The top right hoshi stone is important. Tenuki is not an option here. Blocking at b is the canonical answer.
Such are the thoughts of this 10k player.
Charles The odd thing is that the situation in the upper right is not clear, from the point of view of pro play: Black would block on the side sometimes, and the side other times. So if there is a definitely correct way to play, it's not a local matter.
Velobici: Charles, could you explain your response more fully. At my level of play, it seems clear that blocking at b is the only way to go.
Vesa The first "expected" variation shows only the easiest 3-3 invasion joseki. Black can also choose to extend solidly with or play keima. Of course, those alternative josekis don't give a definitive answer to which side to block...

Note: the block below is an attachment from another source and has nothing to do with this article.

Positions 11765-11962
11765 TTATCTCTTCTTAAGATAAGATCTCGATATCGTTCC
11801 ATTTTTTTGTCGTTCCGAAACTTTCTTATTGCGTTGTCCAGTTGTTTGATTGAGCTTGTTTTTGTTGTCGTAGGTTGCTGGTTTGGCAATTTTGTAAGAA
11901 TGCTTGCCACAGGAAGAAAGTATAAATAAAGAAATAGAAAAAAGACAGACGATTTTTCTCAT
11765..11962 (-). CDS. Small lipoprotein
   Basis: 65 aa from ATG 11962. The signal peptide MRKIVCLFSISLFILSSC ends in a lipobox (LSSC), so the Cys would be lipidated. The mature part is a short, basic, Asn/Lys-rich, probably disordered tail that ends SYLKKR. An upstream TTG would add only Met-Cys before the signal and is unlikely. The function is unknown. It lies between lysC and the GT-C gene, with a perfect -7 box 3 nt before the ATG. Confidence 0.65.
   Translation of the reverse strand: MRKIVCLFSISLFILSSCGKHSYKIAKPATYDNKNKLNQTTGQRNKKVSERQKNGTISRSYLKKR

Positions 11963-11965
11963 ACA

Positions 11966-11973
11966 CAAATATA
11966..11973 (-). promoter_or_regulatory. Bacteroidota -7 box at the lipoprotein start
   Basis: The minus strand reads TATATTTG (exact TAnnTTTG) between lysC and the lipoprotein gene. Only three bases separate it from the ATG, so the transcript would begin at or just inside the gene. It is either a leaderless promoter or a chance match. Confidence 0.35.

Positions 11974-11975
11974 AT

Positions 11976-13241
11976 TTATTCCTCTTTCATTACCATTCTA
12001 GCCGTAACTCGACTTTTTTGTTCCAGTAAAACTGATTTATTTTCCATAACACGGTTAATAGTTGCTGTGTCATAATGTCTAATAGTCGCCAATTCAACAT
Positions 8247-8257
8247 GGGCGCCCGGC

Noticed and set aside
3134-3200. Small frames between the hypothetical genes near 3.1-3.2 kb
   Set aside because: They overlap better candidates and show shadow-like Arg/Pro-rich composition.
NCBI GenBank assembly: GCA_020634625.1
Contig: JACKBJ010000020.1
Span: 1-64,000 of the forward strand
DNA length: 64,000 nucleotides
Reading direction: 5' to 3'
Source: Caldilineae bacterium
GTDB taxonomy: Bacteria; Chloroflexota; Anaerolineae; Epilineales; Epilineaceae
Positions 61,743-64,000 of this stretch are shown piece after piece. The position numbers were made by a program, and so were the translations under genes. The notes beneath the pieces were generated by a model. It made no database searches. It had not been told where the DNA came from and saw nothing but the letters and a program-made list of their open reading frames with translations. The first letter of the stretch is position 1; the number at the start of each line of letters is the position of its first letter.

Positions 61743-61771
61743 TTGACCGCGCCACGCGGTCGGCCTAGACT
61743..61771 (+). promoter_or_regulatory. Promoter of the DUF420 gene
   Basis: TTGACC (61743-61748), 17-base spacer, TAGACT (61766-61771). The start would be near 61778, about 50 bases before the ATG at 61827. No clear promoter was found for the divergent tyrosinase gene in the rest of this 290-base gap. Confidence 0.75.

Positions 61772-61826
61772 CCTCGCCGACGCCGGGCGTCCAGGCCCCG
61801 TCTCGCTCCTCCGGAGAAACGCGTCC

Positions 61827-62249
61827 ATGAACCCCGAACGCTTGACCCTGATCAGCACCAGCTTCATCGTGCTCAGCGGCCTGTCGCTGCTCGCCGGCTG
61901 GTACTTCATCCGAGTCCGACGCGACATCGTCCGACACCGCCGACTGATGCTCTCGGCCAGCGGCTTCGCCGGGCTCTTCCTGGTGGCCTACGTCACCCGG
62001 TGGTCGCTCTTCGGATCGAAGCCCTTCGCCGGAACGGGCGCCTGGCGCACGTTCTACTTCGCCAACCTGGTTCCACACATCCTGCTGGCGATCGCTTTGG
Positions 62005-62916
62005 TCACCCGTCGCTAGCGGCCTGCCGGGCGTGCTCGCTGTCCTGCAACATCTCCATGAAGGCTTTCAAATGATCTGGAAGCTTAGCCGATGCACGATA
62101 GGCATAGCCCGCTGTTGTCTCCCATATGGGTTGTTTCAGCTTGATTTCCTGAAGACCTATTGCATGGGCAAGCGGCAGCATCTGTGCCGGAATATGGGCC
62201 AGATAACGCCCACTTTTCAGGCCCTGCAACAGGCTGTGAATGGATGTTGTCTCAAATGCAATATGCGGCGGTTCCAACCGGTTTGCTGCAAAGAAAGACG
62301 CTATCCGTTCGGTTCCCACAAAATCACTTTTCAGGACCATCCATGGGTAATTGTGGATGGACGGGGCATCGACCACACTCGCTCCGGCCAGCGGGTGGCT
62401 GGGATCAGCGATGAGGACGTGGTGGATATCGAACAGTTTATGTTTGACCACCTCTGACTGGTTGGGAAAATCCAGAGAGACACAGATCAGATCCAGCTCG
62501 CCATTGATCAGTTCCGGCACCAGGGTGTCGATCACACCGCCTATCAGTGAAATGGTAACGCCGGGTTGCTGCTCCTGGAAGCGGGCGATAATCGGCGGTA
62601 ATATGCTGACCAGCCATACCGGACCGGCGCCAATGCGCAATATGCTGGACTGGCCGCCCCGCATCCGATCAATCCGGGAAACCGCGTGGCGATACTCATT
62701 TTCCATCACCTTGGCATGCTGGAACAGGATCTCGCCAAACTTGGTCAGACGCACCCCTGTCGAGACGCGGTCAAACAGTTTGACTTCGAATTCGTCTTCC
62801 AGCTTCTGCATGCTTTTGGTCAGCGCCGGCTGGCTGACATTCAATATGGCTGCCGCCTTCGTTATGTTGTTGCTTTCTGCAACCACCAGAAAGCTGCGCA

unkx80: It turns out that I have set a problem that opens up a number of interesting discussions which I have not really thought of myself. I will get back when I have more time. =)
Timm: Would something like this be conceivable ?
Dieter: i believe should be left of . That threatens cutting of the extension and as such is more sente than your line.
Timm: Thanks for pointing it out, you're completely right. My intuition was that and would work rather well together. Here are my tries.
unkx80: should play at a to seal white in in sente, before playing elsewhere.
Isn't this good for Black ?
Dieter: white has sente to play in the lower left.
Timm: Well, in all sequences proposed so far White manages to keep sente and play in the lower left. What I thought was that it may be interesting even as compared with the 'standard' 3-3 joseki because the corner can still be reduced and the high stone may have a bit more influence — or is it too thin for that? Anyway, being able to force White into an L+2 group and have strong groups on both sides, as after the 'standard' joseki, is probably too good...